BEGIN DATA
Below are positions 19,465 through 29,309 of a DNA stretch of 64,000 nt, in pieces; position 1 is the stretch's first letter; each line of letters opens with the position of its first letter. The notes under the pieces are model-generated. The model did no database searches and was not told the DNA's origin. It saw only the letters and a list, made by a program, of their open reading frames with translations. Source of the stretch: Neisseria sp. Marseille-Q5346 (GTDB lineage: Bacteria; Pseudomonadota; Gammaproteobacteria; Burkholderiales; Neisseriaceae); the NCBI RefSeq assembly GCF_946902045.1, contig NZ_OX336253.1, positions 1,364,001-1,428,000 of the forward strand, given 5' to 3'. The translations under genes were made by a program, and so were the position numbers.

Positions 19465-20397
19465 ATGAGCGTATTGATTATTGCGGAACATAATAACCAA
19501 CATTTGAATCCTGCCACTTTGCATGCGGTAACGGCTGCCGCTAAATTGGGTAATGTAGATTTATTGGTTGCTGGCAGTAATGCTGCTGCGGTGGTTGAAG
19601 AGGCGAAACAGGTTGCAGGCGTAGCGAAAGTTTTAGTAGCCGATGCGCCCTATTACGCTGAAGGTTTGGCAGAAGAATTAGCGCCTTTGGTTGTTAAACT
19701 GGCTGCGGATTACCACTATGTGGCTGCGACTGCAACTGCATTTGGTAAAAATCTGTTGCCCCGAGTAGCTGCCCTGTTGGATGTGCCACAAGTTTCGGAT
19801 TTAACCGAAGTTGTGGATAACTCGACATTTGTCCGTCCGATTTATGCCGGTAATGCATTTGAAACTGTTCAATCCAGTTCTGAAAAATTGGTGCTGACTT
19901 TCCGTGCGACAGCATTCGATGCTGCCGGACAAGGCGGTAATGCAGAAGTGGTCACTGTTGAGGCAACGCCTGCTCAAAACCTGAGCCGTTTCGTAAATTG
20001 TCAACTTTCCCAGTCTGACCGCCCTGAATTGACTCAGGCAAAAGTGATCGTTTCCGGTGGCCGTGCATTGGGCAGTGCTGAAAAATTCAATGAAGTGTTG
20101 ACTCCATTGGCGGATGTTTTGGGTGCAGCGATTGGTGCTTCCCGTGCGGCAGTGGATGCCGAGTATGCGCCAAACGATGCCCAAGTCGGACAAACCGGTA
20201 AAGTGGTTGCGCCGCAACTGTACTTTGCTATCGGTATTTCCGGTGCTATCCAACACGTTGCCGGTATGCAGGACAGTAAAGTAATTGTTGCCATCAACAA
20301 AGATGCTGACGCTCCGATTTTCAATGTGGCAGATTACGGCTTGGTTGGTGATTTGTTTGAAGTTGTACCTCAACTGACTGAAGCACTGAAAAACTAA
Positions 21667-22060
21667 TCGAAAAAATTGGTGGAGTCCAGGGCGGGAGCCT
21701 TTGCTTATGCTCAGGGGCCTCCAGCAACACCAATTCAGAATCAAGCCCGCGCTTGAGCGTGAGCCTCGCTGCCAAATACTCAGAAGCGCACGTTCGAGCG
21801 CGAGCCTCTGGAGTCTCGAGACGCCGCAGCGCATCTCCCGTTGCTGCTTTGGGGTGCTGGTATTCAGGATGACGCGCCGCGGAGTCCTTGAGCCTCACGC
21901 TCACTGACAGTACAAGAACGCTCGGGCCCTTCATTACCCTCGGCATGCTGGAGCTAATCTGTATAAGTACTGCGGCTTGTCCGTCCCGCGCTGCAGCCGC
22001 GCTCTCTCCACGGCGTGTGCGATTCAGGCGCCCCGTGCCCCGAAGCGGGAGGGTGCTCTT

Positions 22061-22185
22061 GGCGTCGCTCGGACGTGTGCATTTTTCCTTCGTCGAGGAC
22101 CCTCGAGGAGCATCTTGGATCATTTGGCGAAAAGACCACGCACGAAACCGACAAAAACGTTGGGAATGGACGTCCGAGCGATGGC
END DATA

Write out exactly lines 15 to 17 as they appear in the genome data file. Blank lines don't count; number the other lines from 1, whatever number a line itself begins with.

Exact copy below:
21701 TTGCTTATGCTCAGGGGCCTCCAGCAACACCAATTCAGAATCAAGCCCGCGCTTGAGCGTGAGCCTCGCTGCCAAATACTCAGAAGCGCACGTTCGAGCG
21801 CGAGCCTCTGGAGTCTCGAGACGCCGCAGCGCATCTCCCGTTGCTGCTTTGGGGTGCTGGTATTCAGGATGACGCGCCGCGGAGTCCTTGAGCCTCACGC
21901 TCACTGACAGTACAAGAACGCTCGGGCCCTTCATTACCCTCGGCATGCTGGAGCTAATCTGTATAAGTACTGCGGCTTGTCCGTCCCGCGCTGCAGCCGC